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Geosciences, Volume 2, Issue 3 (September 2012), Pages 147-177

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Research

Open AccessArticle Bythocythere solisdeus n. sp. and Cytheropteron eleonorae n. sp. (Crustacea, Ostracoda) from the Early Pleistocene Bathyal Sediments of Cape Milazzo (NE, Sicily)
Geosciences 2012, 2(3), 147-156; doi:10.3390/geosciences2030147
Received: 21 May 2012 / Revised: 19 June 2012 / Accepted: 29 June 2012 / Published: 9 July 2012
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Abstract
Two new fossil species of Ostracoda belonging to the genus Bythocythere Sars, 1866, Bythocythere solisdeus n. sp. and to the genus Cytheropteron Sars, 1866, Cytheropteron eleonorae n. sp. are described. The specimens come from the upper silty sand layers of the Globorotalia truncatulinoides
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Two new fossil species of Ostracoda belonging to the genus Bythocythere Sars, 1866, Bythocythere solisdeus n. sp. and to the genus Cytheropteron Sars, 1866, Cytheropteron eleonorae n. sp. are described. The specimens come from the upper silty sand layers of the Globorotalia truncatulinoides excelsa Zone (“Sicilian” stage), cropping out in “Cala S. Antonino” along the western side of the Cape Milazzo Peninsula (NE Sicily). Both species belong to a typical Bathyal ostracod association characterized by very low temperatures. Full article
(This article belongs to the Special Issue Paleontology and Geo/Biological Evolution)
Open AccessArticle Homology and Potential Cellular and Molecular Mechanisms for the Development of Unique Feather Morphologies in Early Birds
Geosciences 2012, 2(3), 157-177; doi:10.3390/geosciences2030157
Received: 30 July 2012 / Revised: 30 August 2012 / Accepted: 3 September 2012 / Published: 14 September 2012
Cited by 17 | PDF Full-text (8419 KB) | HTML Full-text | XML Full-text
Abstract
At least two lineages of Mesozoic birds are known to have possessed a distinct feather morphotype for which there is no neornithine (modern) equivalent. The early stepwise evolution of apparently modern feathers occurred within Maniraptora, basal to the avian transition, with asymmetrical pennaceous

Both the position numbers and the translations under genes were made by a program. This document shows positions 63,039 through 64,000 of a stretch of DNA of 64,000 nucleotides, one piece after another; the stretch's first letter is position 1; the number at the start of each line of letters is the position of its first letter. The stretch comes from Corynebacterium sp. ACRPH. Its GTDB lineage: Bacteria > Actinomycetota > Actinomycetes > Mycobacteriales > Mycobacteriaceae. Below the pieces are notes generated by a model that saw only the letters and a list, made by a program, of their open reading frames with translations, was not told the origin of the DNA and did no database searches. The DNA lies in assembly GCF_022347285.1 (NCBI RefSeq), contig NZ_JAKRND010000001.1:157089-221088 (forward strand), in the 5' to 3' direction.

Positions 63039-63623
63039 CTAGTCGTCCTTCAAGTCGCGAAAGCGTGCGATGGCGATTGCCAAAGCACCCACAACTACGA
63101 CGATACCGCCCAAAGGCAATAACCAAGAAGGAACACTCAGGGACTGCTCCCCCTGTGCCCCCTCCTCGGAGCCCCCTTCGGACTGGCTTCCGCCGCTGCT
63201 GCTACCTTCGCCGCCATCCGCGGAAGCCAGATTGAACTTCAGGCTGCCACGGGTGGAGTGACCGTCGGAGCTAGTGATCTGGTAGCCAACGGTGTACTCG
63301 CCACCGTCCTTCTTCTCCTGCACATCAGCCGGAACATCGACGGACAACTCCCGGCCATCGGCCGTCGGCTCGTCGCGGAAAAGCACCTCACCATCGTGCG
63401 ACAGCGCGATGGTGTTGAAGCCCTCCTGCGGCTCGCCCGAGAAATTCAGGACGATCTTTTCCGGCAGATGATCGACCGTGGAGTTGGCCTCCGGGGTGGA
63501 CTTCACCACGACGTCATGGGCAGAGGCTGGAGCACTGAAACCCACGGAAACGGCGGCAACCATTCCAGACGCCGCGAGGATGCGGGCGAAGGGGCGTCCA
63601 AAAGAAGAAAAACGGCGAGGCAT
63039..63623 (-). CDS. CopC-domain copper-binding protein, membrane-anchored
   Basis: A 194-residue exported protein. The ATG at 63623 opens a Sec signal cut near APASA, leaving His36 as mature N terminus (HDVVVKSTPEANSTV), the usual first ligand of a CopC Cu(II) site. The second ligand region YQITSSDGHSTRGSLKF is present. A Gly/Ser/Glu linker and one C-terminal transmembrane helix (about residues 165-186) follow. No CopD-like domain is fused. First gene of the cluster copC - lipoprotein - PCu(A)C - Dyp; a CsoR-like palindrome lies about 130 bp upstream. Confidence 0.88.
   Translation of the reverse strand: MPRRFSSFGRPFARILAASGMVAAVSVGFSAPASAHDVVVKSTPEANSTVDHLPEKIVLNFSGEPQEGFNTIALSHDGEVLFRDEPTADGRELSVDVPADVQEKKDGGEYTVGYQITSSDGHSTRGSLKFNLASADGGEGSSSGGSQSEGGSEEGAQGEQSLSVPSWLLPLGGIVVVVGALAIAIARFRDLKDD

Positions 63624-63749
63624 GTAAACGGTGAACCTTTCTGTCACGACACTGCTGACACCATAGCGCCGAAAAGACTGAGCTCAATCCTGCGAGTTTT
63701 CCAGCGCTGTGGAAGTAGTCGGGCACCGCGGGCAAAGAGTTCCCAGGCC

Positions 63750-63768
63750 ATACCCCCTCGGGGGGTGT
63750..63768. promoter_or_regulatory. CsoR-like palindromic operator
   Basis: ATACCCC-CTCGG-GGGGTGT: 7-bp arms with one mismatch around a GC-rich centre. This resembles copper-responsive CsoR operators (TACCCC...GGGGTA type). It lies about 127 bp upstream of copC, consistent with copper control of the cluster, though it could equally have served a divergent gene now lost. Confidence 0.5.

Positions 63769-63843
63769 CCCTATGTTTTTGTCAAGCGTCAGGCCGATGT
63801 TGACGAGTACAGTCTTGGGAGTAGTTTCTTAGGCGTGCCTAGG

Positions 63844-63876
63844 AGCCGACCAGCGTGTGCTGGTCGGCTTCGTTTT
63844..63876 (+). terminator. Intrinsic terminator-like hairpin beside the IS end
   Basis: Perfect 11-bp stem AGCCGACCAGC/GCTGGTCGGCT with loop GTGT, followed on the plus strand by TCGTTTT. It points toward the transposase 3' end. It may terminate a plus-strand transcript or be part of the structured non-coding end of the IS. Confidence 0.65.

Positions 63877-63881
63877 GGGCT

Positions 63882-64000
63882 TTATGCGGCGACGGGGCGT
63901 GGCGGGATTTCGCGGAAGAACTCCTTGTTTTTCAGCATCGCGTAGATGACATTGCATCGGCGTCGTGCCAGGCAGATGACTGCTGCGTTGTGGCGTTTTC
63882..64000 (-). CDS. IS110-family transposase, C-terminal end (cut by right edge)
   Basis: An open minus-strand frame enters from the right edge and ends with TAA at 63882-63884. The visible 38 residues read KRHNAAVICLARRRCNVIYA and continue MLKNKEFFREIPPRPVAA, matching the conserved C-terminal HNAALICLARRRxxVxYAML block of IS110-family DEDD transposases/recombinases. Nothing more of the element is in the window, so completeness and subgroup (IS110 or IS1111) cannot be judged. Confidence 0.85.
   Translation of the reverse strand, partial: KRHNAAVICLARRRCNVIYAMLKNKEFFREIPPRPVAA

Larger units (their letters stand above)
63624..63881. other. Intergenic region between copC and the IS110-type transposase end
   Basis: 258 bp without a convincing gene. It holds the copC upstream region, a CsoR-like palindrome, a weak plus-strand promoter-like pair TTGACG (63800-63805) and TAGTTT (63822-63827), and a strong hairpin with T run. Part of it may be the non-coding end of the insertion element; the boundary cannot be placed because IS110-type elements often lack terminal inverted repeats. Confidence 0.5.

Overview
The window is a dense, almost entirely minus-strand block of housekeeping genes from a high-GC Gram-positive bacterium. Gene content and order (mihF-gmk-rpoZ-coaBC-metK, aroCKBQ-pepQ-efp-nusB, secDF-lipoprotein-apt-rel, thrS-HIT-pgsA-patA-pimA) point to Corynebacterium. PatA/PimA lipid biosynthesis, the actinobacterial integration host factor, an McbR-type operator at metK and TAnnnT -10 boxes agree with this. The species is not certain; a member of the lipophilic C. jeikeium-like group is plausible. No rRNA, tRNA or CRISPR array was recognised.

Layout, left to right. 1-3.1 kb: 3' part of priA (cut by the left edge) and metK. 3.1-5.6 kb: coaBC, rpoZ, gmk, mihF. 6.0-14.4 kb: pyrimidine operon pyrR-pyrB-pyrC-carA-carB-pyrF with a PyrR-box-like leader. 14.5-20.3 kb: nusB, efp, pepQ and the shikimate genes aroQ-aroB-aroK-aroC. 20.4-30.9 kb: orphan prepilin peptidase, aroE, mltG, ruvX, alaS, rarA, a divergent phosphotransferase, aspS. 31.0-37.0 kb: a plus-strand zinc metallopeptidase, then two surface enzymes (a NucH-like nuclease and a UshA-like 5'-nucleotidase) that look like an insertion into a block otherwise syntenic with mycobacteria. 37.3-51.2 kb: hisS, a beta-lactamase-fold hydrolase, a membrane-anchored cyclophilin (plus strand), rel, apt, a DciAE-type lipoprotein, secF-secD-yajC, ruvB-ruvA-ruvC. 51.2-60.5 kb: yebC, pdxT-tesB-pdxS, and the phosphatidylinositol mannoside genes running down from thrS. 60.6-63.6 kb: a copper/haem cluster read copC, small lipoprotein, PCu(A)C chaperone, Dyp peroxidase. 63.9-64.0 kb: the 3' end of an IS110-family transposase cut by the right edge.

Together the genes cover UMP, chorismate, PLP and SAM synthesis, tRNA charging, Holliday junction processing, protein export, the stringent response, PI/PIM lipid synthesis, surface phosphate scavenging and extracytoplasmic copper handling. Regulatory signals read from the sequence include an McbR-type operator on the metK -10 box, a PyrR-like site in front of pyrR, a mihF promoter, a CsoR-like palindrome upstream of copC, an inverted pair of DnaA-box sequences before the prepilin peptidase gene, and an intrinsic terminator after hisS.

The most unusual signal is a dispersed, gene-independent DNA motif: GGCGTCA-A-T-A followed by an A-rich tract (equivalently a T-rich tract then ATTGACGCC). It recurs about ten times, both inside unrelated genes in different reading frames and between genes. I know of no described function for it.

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At least two lineages of Mesozoic birds are known to have possessed a distinct feather morphotype for which there is no neornithine (modern) equivalent. The early stepwise evolution of apparently modern feathers occurred within Maniraptora, basal to the avian transition, with asymmetrical pennaceous feathers suited for flight present in the most basal recognized avian, Archaeopteryx lithographica. The number of extinct primitive feather morphotypes recognized among non-avian dinosaurs continues to increase with new discoveries; some of these resemble feathers present in basal birds. As a result, feathers between phylogenetically widely separated taxa have been described as homologous. Here we examine the extinct feather morphotypes recognized within Aves and compare these structures with those found in non-avian dinosaurs. We conclude that the “rachis dominated” tail feathers of Confuciusornis sanctus and some enantiornithines are not equivalent to the “proximally ribbon-like” pennaceous feathers of the juvenile oviraptorosaur Similicaudipteryx yixianensis. Close morphological analysis of these unusual rectrices in basal birds supports the interpretation that they are modified pennaceous feathers. Because this feather morphotype is not seen in living birds, we build on current understanding of modern feather molecular morphogenesis to suggest a hypothetical molecular developmental model for the formation of the rachis dominated feathers of extinct basal birds. Full article
(This article belongs to the Special Issue Paleontology and Geo/Biological Evolution)
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